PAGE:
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Cavaliers win gold and remain undefeated in Alamo showdown

by Ray Barreras, DCW staff

2002 Cavaliers (Rosemont, IL)
Photo by Ron

July 20, 2002 — San Antonio, TX . . . “It’s drum corps time in Texas!” With that statement from announcer Dan Potter, the DCI Southwestern Championship Alamo showdown began an unforgettable day of drum corps competition. “Remember the Alamo” could also be applied as The Cavaliers bested the competition capturing the gold medal, remaining undefeated and earning a season high of 92.45 with 11 days still left in July!

The Cavaliers took the field and took no prisoners as they displayed a dazzling array of considerable signature maneuvers, an aggressive musical approach and energetic showmanship. Their “Frameworks” production is considered by many in the drum corps intelligentsia to be cutting edge that is elevating the art form to a new plateau…

The Cadets scored two points behind the Cavies to earn a second place finish. The one word description still stands — WOW! The Dallas show two days earlier was awe-inspiring, but the San Antonio performance gave that inspiration a whole new meaning. The Cadets performed their hearts out and were easily considered the crowd favorite. The color guard…

The Blue Devils placed third just under Cadets by 0.15. The opener teased the audience with anticipated horn blasts that weren’t delivered until the end of the production. The brass were tight with searing licks of jazz composed of 16th note runs that seemed to be played effortlessly by the…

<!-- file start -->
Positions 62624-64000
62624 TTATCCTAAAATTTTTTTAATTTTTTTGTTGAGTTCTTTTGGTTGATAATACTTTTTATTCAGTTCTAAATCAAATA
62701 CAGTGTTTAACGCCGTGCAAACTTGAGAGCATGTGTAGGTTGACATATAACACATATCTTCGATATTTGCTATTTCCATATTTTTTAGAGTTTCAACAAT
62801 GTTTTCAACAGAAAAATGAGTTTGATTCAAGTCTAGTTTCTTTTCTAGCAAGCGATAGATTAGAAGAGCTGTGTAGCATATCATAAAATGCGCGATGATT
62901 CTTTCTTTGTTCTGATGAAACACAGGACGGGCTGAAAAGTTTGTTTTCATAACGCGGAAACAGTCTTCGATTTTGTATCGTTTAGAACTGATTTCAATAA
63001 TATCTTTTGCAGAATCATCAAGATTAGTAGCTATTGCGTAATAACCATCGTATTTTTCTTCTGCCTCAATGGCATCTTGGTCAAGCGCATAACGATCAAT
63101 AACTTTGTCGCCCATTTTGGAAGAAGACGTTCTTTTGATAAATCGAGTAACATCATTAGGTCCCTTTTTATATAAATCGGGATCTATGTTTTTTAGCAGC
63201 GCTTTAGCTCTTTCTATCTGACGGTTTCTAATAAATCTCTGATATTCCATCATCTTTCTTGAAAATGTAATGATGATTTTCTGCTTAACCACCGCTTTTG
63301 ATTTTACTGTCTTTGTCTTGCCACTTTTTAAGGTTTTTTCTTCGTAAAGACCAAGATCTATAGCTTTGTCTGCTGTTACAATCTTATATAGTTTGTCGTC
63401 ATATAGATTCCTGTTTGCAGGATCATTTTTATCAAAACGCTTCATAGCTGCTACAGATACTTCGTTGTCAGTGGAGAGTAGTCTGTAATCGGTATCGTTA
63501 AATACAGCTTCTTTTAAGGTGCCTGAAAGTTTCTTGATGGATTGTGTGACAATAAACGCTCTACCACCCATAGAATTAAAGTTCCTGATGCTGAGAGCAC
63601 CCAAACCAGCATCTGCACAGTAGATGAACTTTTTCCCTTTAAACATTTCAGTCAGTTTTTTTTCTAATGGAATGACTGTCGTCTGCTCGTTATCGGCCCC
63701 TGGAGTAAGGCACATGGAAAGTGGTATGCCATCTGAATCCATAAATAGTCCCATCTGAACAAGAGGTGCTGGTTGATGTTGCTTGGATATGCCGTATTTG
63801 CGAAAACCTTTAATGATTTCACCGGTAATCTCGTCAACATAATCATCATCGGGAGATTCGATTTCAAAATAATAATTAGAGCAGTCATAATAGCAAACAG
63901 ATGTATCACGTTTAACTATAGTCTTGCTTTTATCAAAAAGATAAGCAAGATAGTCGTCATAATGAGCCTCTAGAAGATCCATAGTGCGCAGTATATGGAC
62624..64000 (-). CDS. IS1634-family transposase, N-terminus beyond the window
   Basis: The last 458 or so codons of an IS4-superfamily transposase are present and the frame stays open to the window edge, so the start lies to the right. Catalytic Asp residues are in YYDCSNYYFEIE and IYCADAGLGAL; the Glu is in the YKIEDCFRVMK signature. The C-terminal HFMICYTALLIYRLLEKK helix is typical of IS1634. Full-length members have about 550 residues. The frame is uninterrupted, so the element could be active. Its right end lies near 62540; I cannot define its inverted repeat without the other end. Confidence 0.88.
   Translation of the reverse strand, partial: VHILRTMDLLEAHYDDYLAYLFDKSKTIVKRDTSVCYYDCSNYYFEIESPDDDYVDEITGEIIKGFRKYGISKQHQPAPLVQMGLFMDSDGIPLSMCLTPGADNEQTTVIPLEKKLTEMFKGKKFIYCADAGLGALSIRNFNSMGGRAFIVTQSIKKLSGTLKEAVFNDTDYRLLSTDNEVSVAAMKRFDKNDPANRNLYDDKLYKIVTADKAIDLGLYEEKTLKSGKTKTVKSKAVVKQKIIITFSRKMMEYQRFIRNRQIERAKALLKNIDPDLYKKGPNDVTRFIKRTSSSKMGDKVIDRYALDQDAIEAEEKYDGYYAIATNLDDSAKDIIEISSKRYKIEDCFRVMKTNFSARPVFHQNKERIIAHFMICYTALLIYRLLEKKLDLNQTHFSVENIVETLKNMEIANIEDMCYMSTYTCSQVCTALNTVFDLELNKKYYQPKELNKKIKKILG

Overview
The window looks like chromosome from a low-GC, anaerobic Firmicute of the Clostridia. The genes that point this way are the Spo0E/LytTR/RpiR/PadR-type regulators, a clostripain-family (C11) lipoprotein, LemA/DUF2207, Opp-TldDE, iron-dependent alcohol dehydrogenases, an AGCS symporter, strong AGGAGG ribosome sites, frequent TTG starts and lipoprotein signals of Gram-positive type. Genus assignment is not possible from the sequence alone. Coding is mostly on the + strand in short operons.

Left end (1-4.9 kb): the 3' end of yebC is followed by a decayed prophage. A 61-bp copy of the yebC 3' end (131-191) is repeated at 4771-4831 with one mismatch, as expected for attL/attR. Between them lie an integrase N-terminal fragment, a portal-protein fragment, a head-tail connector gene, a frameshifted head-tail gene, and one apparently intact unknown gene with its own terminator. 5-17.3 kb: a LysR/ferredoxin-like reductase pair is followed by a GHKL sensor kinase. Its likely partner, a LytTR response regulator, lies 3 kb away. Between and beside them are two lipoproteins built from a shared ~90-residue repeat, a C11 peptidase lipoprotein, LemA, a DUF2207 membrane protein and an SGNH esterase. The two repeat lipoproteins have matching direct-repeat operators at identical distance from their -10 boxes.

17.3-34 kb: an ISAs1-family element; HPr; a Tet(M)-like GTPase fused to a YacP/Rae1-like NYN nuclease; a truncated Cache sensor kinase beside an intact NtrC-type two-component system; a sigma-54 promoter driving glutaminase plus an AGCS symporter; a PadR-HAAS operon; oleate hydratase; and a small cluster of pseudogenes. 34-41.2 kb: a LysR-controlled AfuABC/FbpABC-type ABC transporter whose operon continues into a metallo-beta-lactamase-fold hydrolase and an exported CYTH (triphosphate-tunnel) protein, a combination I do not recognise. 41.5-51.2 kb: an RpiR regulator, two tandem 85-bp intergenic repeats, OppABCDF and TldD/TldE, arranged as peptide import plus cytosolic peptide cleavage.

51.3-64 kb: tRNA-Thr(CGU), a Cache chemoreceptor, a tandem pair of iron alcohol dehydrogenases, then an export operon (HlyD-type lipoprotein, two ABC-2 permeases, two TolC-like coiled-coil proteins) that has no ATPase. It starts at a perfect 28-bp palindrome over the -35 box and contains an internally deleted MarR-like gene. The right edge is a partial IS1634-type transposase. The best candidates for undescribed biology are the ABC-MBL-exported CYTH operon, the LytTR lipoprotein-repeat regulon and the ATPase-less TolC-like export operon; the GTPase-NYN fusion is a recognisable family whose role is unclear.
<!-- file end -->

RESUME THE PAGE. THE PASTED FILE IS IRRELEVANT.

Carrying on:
Santa Clara Vanguard came onto the field with confident style and determination. This corps is steeped in a tradition of excellence and showmanship. The 2002 production is sophisticated and still has the corps evolving with its complex formations and demanding transitions. Musically, the low brass…

The Glassmen started their “Odyssey” program with a loud and confident horn line. There were plenty of impact hits and running drill that generated lots of excitement. The snare line…

Phantom Regiment had the pleasure of performing last, but also had the daunting task of following The Cavaliers. Nonetheless, Phantom did an outstanding job of presenting their 2002 classical program. A strong statement of…